FRIDAY, March 4 (HealthDay News) -- The risk of being infected with antibiotic-resistant bacteria when using community gyms may not be as high as believed, a new study suggests.

Growing concerns about the spread of infection have prompted many gyms to begin extensive cleaning programs, but this finding suggests such efforts may not be necessary in all gym settings.

Researchers from the University of Florida College of Medicine collected 240 samples from exercise equipment in three local gyms before and after cleaning, at three different times. The samples were collected from gym mats, benches, dumbbells, cardio machines and weight-training machines.

Each sample was analyzed for methicillin-resistant Staphylococcus aureus (MRSA) and methicillin-sensitive Staphylococcus aureus (MSSA). None of the samples were positive for MRSA or MSSA.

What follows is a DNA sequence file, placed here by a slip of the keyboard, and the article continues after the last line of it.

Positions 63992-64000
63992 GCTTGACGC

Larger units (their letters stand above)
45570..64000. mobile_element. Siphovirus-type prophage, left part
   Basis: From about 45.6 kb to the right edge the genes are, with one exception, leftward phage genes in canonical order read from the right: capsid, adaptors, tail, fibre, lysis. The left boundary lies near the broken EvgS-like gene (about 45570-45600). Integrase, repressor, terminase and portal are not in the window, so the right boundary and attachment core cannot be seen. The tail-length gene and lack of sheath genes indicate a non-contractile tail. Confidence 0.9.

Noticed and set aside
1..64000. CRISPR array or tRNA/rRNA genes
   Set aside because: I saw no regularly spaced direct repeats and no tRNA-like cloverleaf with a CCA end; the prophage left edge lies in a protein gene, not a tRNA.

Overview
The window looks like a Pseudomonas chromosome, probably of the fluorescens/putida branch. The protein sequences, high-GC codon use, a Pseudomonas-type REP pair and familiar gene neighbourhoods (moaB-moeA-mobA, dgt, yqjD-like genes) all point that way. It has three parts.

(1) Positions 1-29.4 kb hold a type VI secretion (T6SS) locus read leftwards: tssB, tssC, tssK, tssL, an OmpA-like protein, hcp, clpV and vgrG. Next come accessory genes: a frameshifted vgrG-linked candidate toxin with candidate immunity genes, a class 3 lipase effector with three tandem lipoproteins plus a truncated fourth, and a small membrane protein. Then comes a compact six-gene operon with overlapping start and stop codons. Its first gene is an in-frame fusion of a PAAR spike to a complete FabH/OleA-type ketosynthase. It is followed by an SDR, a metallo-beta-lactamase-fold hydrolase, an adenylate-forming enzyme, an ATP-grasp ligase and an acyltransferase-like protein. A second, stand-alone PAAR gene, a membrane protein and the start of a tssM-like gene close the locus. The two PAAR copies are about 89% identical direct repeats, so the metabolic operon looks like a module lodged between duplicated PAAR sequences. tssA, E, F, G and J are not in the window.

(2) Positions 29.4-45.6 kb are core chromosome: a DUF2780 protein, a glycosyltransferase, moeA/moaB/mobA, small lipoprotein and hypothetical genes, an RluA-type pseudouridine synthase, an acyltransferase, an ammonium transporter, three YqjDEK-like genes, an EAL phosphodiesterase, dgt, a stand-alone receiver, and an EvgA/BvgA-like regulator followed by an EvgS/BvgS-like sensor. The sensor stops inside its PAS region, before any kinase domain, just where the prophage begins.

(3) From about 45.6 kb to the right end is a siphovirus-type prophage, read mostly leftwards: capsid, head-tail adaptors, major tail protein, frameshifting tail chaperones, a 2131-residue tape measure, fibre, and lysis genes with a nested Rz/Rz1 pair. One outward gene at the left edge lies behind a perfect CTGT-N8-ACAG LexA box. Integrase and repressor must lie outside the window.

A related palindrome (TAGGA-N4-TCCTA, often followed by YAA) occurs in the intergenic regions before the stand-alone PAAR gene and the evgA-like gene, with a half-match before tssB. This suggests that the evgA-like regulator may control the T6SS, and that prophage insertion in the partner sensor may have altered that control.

The study appears in the March issue of the American Journal of Infection Control.

"Despite the increasing incidence of community-acquired MRSA/MSSA infections, the gyms that we studied do not appear to be significant sources of staphylococcal infection," lead investigator Dr. Kathleen Ryan said in a journal news release. "Aggressive and expensive surface disinfection programs may not be warranted in certain gymnasium settings."

It's known that MRSA can remain viable on dry surfaces for long periods of time. However, Ryan and her colleagues said their findings support evidence that MRSA transmission is more likely to occur through skin-to-skin contact rather than skin-to-surface contact in the community.

The researchers noted that this was a small study and future studies might collect samples from gym users' clothing, door knobs, water fountains, and other areas of the locker room that might be more likely to be colonized by MRSA and MSSA.

More information

The U.S. Centers for Disease Control and Prevention has more about MRSA.